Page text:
Thursday, January 2, 2014

German Church Record Basics - Part 2 - Latin Records

This is Part 2 of German Church Record Basics - Latin Records. The church record books in Germany prior to about 1800 were typically written in Latin. After about 1800, they were written in German. The part covering the church book records in the German language can be found here: .

Here are a few sample German Church records in Latin:
Latin Birth/Baptismal (Natus/Baptizatus) Record
Latin Marriage (Matrimonius) Record
Latin Death (Mortus) Record

Latin Birth/Baptism (Natus/Baptizatus) Record - The key words you're looking for are:

filius - son of

filia - daughter of

conjugum - married
natus - born

eodum - same day
ejusdem mensus - same month

et anni - and year

civis - lives in

patrinus - godfather

matrina - godmother

uxor(is) -wife
After the father's or godfather's name, the record may list their occupation

Latin Marriage (Matrimonius) Record - The key words you're looking for are:

eodum - same day as the previous entry

ejusdem - same month as the previous entry
Honestus/Honesti - Honest
(used as a title)

nullo detecto impedimento - see no impediment to their marriage

Adolescentes - young person, likely a teenager
Solutus - single (unmarried) man
Soluta - single (unmarried) woman

filius - son of

filia - daughter of

legitimus - legitimate son of
legitima- legitimate daughter of

vidua - widow (woman)

viduus - widower (man)
defuncti/defuncta - deceased, followed by
the name of the deceased spouse or parent
relictus/relicta - male and female versions
of the word meaning they are the living child
or spouse of the specified deceased person
ex - from - then lists
the town they are from
civis - lives in the specified town
testes - witnesses

Latin Death (Mortus) Record - The key words you're looking for are:

Mortuus - death/died

extreme unction - last rites/anointing of the sick

filius - son of

filia - daughter of
adolesens - adolescent - teenager
natus - born

conjugum - married

uxoris - wife of

relicta - survivor of the deceased
spouse or parent that is named
vidua - widow (woman)

defunta - deceased
ejusdem mensus - same month

et anni - and year

annorum - years (old)

civis - lives (or lived) in

infans - infant

sepultus - burial
testibus - witnesses

cemeterio - cemetery

Finally, one you won't run into too often but I found it interesting
when I came across it while writing this blog post.

Vagabunda et pauper - vagabond and pauper


  1. To: Matthew Miller: Your examples of latin key words are great. Have you ever seen death records with Comm. S:M:E: animam following the date of the death? Thank you for any insight. Pat B.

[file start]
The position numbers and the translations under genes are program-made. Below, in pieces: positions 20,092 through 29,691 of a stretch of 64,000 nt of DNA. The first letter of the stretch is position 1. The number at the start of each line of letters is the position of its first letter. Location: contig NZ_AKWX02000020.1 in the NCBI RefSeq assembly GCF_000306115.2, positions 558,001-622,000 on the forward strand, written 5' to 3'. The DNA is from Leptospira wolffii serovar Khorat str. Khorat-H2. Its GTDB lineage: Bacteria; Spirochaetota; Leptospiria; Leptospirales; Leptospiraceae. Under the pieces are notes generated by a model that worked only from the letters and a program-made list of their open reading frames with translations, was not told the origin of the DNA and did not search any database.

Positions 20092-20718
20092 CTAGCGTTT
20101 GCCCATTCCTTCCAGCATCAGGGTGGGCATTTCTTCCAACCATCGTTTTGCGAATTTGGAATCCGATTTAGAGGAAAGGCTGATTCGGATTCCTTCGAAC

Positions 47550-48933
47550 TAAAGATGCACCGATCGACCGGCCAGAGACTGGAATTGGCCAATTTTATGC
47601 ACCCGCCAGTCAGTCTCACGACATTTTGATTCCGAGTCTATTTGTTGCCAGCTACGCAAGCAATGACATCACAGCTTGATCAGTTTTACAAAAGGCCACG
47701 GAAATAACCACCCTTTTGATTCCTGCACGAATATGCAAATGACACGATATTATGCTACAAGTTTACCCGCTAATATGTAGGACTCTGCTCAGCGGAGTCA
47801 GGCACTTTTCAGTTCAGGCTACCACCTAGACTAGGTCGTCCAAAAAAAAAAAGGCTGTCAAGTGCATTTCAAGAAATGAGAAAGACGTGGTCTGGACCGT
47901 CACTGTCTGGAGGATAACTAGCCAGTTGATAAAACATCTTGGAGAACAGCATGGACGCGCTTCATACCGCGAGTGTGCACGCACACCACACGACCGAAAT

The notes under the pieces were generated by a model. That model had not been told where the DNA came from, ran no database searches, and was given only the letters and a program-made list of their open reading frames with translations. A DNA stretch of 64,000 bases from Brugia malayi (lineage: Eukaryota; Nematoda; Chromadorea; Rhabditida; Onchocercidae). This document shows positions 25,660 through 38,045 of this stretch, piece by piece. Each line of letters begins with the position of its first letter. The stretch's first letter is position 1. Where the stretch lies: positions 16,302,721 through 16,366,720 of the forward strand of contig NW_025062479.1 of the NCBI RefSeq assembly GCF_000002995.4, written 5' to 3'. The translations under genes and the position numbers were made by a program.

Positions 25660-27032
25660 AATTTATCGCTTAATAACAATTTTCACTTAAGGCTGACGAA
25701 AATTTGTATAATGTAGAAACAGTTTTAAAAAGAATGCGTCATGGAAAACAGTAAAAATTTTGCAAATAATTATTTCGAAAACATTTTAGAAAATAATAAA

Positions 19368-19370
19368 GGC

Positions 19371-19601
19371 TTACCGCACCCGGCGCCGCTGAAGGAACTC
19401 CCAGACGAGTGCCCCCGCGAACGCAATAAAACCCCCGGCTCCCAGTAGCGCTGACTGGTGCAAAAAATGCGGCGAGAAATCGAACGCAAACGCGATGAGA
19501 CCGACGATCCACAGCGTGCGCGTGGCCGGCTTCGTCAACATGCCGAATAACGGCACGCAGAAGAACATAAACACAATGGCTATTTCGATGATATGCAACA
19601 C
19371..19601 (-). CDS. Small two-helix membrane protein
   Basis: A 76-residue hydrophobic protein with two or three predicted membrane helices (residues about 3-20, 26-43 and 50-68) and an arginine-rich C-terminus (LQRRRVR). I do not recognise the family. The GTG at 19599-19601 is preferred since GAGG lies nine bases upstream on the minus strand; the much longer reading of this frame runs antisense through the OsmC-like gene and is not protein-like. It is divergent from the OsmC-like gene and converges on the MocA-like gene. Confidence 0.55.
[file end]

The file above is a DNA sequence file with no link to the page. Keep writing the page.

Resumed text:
2. Patricia,

    Thank you for your comment and question! I haven't run across that phrase myself but doing a bit of searching, I believe it is an abbreviation for a prayer. Comm. is likely commorantes, which means living and animam means soul. This gives us living s.m.e. soul. I can't figure out what the s.m.e. stands for so far. The closest I can find is an abbreviation meaning they died without a male heir, but to me, that doesn't make sense in the middle of a prayer about a living soul. If you find the answer, please post an update and if I find it, I'll be sure to post another reply.

    Let me know if you have any other questions.


  3. Hi Matt,

    Great post! I have been trying for months to translate a particular latin word in a marriage register from Uberlingen, Germany from 1801. I cannot make out the first word in the husband's information. It isn't juvenis or viduus or solutus, as are most in the register. Any ideas? It appears to be drus or duus (it's on three or four letters long), perhaps... an occupation, though I don't see any others on the page.

  4. Email me the image at one of the email addresses found on this page: and I'll take a look.

  5. This is very helpful. Many that I’ve seen have married legitimate daughter and then a word that looks like lenante or levante. What is that?

    1. I wish I could tell you for certain what that word would mean. I can't find anything for lenante. I find that the Latin word "levante" means "east".

    2. I think it’s a word for sponsor. Most of the time I’ve seen Martina for godmother or patrons for godfather. When those words are not present I’ve seen levant which is very close to the Latin word levatus meaning to lift up, raise up, hold up, support, comfort. Godparents hold the baby up to receive holy water during baptism. Just my guess in the context of the record.

  6. That’s matrina and patrina-autocorrect strikes again.

  7. I have been researching the surname Vogelsang in German church records and have only found a few but find a lot for Singvogel. Since they mean the same thing, birdsong, can they possibly be the same family?

    1. I can't say that I've found that big of a variation in a surname before. Typically name variations are limited to spelling differences for the same or similar pronunciations. However, I would imagine that if someone moved from one town/area to another, residents in the new area could possibly start calling them by a variation this different from their original surname. For example, my great-great-grandmother's correct maiden name when she was born in Germany was certainly Ziegelmuller. However, I found a record in New York City clearly listing her as Ziegelmilch. This is a pretty big difference in surname, but you could still argue it is a variation based on a similar pronunciation. In short, I'd say it's possible they could be the same family, but there would need to be clear evidence showing people going by both names.